If you know me, then you know that I DO NOT like to sew or applique by hand. Just about the only thing I really like to sew by hand is binding, but I am even finding that the machine can do this just as good as I can - most importantly, it is durable.
I currently have an orange peel piece in the works and needed to applique my orange peels down. I really love the look of straight-stitch applique, but since this is a pillow and might get washed a few times, I decided to go for a button-hole stitch (or is this called a blanket stitch?). It might be easier to do this by hand, but I am saving my hands for typing. Anyway, I first thought I wanted to use a blanket stitch with monafilament thread on the top and gray thread on the bottom spool so all of my different rainbow colored orange peels would stand out rather than a constrasting thread.
The problem I have with cleanr monofilament is that I struggle a VERY long time with tension problems. It scares me just thinking about it. A friend of mine, Katrin, convinced me to use regular thread and my trusted machine blanket stitch. I pulled out the colors I needed and bought a couple more that were missing.
I am very fortunate to have a blanket stitch or buttonhole on my Pfaff 2046 sewing machine. I use it regularly, at least once a year. Yes, that is regularly. : ) It just took a bit of time to get the right tension; I had to reduce the tension on the top thread and additionally loosened it a bit on the bottom spool as well.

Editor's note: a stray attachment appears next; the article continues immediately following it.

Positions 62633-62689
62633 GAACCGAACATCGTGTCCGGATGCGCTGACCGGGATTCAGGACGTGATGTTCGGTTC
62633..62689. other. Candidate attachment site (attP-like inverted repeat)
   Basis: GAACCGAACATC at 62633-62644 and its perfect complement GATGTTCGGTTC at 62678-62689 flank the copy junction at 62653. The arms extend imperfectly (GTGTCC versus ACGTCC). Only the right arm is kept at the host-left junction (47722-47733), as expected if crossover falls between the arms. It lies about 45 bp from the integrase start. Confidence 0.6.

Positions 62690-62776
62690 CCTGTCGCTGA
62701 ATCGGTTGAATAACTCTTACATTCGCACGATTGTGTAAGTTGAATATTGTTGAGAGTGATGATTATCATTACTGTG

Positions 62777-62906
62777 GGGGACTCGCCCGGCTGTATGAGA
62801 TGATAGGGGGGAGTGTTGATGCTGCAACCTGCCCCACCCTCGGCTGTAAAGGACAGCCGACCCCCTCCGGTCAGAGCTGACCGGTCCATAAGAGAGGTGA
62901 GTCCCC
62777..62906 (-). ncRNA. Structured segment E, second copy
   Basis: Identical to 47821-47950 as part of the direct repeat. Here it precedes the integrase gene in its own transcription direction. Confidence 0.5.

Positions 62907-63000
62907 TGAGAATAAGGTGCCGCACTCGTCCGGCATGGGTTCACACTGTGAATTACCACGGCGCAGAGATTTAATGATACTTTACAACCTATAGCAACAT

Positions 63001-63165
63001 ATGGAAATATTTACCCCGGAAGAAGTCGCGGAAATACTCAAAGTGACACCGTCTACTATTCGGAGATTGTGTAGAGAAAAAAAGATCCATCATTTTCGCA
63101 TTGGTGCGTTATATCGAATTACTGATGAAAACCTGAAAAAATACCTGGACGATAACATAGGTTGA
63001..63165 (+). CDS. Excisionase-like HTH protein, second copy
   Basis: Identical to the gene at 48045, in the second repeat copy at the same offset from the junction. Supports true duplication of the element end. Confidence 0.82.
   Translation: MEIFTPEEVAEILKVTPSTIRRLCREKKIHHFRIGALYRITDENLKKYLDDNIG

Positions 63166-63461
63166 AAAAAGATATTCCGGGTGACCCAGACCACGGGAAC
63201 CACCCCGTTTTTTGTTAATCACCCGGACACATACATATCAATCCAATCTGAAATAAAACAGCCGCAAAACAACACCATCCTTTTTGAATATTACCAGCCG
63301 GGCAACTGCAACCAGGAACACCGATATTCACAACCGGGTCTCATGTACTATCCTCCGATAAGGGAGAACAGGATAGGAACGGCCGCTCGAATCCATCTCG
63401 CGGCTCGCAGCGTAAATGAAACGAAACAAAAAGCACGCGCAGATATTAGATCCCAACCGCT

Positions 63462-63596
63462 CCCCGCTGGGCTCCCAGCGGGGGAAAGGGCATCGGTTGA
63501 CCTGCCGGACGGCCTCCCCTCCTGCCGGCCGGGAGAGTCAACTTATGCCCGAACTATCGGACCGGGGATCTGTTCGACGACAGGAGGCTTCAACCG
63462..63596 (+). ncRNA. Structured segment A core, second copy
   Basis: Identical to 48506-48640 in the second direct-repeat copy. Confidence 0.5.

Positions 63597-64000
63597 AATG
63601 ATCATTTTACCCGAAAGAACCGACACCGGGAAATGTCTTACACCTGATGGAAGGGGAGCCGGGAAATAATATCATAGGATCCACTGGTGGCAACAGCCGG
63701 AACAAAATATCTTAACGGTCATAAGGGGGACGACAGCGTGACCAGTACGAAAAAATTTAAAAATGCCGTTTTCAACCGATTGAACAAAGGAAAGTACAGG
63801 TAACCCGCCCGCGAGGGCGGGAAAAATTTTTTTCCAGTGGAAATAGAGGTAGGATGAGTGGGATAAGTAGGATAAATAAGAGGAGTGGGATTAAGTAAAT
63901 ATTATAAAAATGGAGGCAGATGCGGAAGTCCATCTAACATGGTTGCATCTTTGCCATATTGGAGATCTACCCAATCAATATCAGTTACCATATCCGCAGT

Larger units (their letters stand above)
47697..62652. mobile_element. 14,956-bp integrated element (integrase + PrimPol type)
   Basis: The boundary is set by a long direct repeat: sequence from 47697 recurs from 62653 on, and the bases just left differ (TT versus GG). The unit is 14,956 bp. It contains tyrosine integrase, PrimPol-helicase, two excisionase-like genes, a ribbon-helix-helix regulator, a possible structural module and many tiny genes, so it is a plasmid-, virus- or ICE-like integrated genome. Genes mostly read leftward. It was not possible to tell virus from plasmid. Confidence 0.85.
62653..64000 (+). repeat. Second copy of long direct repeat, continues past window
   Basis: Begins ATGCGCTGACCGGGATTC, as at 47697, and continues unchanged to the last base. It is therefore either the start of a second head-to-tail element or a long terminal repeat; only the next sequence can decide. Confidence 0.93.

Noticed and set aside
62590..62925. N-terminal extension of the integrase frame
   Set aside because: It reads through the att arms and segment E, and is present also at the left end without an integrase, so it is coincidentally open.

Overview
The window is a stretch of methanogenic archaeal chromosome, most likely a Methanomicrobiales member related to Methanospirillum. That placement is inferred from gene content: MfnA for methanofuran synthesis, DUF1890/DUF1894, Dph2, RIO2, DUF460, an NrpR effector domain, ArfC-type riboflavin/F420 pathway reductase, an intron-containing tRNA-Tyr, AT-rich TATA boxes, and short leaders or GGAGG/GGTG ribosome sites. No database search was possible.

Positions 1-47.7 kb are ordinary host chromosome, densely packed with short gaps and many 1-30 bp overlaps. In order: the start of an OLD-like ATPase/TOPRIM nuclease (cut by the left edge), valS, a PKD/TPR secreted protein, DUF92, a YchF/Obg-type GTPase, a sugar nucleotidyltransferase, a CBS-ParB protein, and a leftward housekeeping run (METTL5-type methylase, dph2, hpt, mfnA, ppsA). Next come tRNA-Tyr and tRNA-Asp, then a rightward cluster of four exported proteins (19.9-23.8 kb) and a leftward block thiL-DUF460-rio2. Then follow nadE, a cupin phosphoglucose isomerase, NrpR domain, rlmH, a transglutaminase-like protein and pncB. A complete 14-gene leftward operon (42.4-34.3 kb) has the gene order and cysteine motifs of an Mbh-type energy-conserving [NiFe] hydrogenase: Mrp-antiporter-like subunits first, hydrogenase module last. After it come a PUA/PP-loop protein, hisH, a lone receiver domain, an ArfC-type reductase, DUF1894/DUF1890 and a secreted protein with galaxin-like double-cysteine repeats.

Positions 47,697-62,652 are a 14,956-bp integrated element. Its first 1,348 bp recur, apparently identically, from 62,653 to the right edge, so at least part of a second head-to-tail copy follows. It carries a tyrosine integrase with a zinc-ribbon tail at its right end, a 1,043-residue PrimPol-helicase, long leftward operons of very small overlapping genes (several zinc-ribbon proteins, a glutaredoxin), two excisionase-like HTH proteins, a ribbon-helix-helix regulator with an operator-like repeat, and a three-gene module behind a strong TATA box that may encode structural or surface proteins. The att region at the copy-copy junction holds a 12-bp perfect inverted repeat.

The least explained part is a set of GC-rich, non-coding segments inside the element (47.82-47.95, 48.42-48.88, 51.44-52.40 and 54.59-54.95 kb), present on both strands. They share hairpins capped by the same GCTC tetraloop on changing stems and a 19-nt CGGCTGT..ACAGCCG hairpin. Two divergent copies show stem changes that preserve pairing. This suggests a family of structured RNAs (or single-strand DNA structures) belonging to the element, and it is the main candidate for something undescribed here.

If you have a Pfaff, check out these two stitches - No. 2 - a fake Sashiko and No. 28 a buttonhole or blanket stitch. I increased the stitch length on ths Sashiko to 4 on the length and increased the depth and length of the buttonhole stitch to 3.5 to get the achieved look of good even handstitching.
Here was my end result. This is really all machine appliqued and machine sashiko quilted. I promise you! Doesn't it look fabulous? I am pretty impressed with it myself. I was a little nervous with the Sashiko, because I didn't think it would come out this nicely with the machine. I used a very bright white cotton thread on the top (which I would normally never quilt with). My quilting guru, Sabine Feldmann always told me quilting with white makes it look like your quilt was just basted and not quilted. I agree, but here it totally worked especially against the "salt and pepper" lovely, yarn-dyed Essex Linen in black from Robert Kaufmann.
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If you are interested in the printed fabrics I used, the charms are from Lecien Fabrics. I used two - one of cold colors and one of warm colors. Honestly, I was just waiting for a good excuse to break out these two charm packs. There is nothing more exciting than breaking open something new! : )
Now, there are a lot of other stitches on your sewing machine to test out. These were just two I decided could possibly fit this project. My machine has a lot of other decorative stitches which could really look nice too, if I sat down and played with them. Hey, that's a great idea. I think I will do just that tomorrow too - try out some more stitches on a scrap fabric and see when and how I can use them in the future. I hope you do the same?
TIPAfter I finish up the packwork pieces in the morning hours, I like to put them on display. I can see them when I walk by (doing my other chores) or when I am preparing lunch in the kitchen. It helps to to see (from afar) if I need to tweek, improve or change something. I am really happy I decided on this design and the offset (asymmetrical) layout!
Thank you for joining me today! I always get tickled when someone drops by to hear my rambling. Feel free to leave a comment here or on Instagram (@easypatchwork). I love hearing what you have to say. You really make my day! : )